What things took you by surprise throughout the process of bringing your business to life? What mistakes did you make?
So many! And I’m sure there will be a lot more to come. The one thing that is a common mistake, I believe, has to do with terminology. Language and the use of words is crucial: it sounds really simple but it is the key to output; working with a global team brings a whole lot of nuances to the process that can sometimes create inefficiencies.
I’ve learned that finding people to work with that you can really trust is not easy. There are a lot of people out there who have extraordinary experience in the corporate world. As an entrepreneur, you sometimes feel a little intimidated by big brands on CVs and think that those people have been exposed to the very best because of their position. But in reality, they tend to know less because they have colleagues in their team who worry about the details.
Entrepreneurs and people in small businesses often have a much broader scope and understanding of what is required to take a project forward with limited resources and time. You can’t just chalk it up as a failed experiment if things go wrong, the implications are much bigger. The need to be able to fix mistakes and pivot quickly tends to be more common in a smaller business.
Have you participated in any funding and investment programmes? If yes, which? And how would you recommend going this route to other entrepreneurs?
Luckily, I have had good clients so have never needed funding. With TheOptimal.me, we started building the very first kernel of this idea in July 2018 and we’ve progressed slowly because it is self-funded. I’ve always taken the view that until it is ready, I don’t want to give too much away. We will now go to market in search of funding because we have a big, exciting roadmap that we want to deliver. COVID-19 has really amplified technology adoption within our audience, which was often a barrier, so we now want to move fast and hard. Finding the right investor and funding is going to be a new experience for me but I have people around me who have experience in this space, so I am quite excited.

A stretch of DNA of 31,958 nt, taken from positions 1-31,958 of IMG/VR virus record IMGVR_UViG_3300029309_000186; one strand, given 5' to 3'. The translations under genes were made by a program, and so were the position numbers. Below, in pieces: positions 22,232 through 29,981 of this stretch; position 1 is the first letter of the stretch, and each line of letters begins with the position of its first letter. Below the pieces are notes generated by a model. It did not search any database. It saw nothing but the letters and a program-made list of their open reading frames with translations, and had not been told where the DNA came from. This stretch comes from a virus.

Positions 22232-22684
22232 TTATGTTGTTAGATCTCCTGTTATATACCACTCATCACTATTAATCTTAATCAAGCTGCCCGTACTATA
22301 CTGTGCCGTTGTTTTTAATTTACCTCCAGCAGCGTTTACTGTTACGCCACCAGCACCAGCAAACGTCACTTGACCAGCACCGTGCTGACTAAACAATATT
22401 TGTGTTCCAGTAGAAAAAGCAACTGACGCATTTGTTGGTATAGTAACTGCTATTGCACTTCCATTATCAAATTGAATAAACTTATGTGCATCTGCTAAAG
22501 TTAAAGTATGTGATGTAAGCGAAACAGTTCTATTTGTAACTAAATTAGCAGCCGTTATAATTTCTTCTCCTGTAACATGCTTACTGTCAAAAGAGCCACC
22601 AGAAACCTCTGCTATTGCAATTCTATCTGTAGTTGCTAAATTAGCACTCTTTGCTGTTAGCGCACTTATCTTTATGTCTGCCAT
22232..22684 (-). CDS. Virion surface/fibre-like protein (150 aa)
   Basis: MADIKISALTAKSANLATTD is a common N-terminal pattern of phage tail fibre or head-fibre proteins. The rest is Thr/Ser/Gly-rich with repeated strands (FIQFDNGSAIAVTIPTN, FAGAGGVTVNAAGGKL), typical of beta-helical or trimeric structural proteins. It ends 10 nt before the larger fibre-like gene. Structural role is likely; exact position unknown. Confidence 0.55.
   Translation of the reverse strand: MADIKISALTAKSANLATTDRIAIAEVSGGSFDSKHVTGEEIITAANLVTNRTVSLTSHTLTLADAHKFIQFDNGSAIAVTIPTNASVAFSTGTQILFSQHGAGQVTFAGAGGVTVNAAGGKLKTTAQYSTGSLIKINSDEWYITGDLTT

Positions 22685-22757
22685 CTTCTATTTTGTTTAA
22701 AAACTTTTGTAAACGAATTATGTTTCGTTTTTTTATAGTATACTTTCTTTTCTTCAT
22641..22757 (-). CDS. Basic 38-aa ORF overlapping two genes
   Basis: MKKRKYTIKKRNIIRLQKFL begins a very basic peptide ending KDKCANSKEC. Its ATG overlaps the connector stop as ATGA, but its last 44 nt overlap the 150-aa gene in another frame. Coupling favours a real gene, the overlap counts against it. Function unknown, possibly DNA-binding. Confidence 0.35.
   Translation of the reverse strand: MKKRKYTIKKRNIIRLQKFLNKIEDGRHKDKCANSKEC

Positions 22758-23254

What is your vision for TheOptimal.me in the future?
We have big dreams and plans. Firstly, we need to build brand awareness of TheOptimal.me so people in mid-life know that we are a fantastic resource for them; the information we provide is well-researched, informative and trustworthy and is going to help them live a healthy life. We’ve got all kinds of add-ons planned for our platform: content and courses that we want to develop, and we want to get into the online retail space. Post-COVID, we want to explore events and get-aways for people in the same age group who share common interests, etc. There is so much we’d like to do!
Who knows what will happen next? There are many spaces where we could add value to a lot of brands who want to talk to our audience. We also have a responsibility in our world today to provide content and programmes that really help people, rather than just being commercial. When you do something that has heart at its centre, it sets you up with an advantage to succeed because your customers will get a real benefit from what you do.